In this essay, Dr. Julian Ungar-Sargon articulates a vision of what "Galut mentality" looks like. He suggests that it perpetuates the moves that maintain a disconnection within the self, the divorcing of the conscious from the unconscious, and a splitting between ought and is.
In this essay, Dr. Julian Ungar-Sargon discusses the Ropczyce's radical idea that Revelation was connected to the very image making at the dawn of creation and can be thought of as nothing less than human recognition of the Divine.
In this essay, Dr. Julian Ungar-Sargon explores the connection between the Jewish holidays of Purim and Yom Kippur through the Zohar on parshat Tetzaveh and the chassidic masters.
In this essay, Dr. Julian Ungar-Sargon reflects on the meaning of the chapter headings of the Passover Hagadah. He draws on the academic discipline of semiotics to frame the discussion as well as some ideas gleaned from Rabbi Shlomo Carlebach.
In this essay, Dr. Julian Ungar-Sargon explains the concept of Nora Alilut, attributed to the medieval scholar Moses Ibn Ezra. He traces the concept through the world of the chassidic masters and puts his own spin on its resonance in today's day and age.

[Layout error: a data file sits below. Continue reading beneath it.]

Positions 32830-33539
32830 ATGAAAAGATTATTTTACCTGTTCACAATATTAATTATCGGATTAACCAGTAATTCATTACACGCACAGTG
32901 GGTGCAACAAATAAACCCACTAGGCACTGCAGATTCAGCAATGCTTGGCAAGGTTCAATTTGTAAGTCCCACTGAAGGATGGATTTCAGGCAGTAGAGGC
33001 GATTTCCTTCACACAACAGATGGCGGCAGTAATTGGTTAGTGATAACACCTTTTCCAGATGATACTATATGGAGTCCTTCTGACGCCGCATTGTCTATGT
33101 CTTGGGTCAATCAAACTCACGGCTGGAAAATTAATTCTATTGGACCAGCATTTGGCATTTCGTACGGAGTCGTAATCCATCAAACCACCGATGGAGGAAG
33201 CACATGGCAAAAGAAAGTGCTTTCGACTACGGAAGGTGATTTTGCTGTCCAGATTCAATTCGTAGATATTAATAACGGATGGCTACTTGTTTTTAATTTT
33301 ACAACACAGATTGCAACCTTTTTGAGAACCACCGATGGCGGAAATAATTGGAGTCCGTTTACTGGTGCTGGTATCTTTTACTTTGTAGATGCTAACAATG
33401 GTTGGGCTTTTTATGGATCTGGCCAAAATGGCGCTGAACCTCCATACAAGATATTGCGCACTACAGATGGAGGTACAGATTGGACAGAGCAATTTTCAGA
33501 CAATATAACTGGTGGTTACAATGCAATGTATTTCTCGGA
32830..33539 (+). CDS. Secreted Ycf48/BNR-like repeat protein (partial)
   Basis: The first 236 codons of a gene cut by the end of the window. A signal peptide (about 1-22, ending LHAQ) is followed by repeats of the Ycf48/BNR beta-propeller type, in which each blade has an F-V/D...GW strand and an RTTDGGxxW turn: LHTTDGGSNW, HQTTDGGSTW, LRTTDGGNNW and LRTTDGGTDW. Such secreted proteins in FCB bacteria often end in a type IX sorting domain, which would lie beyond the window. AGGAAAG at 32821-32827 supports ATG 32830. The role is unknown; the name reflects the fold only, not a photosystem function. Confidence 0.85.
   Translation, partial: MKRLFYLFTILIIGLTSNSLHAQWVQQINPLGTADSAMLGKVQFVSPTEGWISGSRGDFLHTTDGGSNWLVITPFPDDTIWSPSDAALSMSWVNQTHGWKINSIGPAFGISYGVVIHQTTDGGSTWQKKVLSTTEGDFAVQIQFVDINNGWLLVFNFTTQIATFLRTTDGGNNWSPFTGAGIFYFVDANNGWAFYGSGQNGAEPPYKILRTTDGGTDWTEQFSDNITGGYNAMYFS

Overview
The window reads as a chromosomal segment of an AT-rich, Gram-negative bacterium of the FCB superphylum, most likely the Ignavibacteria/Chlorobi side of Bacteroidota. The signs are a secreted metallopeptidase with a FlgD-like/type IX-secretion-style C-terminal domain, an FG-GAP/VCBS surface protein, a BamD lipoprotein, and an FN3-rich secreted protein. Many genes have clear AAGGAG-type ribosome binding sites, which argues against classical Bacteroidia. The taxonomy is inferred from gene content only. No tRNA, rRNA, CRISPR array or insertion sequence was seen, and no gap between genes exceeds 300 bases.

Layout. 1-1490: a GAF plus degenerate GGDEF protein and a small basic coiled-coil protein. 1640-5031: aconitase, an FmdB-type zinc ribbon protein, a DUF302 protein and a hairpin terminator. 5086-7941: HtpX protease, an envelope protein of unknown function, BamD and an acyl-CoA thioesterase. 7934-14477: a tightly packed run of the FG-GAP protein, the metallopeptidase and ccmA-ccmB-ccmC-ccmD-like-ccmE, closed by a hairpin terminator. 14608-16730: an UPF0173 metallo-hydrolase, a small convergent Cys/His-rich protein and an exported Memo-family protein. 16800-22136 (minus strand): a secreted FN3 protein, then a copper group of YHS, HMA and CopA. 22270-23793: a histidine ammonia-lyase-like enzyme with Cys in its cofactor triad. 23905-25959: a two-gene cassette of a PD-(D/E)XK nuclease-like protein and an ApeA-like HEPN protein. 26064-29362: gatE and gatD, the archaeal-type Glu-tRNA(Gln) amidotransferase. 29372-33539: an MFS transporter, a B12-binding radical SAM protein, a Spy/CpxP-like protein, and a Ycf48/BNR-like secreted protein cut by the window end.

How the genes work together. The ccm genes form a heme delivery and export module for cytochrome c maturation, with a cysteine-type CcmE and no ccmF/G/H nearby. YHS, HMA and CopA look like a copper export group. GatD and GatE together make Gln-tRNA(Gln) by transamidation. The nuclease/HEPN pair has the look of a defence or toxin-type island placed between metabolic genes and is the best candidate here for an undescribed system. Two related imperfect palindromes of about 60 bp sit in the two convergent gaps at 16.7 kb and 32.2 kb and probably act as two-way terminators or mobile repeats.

In this essay, Dr. Julian Ungar-Sargon draws a line from Rebbe Nachman's concept of the Heart and the Zohar's depiction of the anthropomorphized "Ayalta."
In this essay, Dr. Julian Ungar-Sargon examines a Midrash from Eicah Rabbah in which a dramatic story is retold about two enslaved siblings. He draws our attention to the symbolic resonance between the intimacy of the siblings in the story and the Rabbinic understanding of the Divine.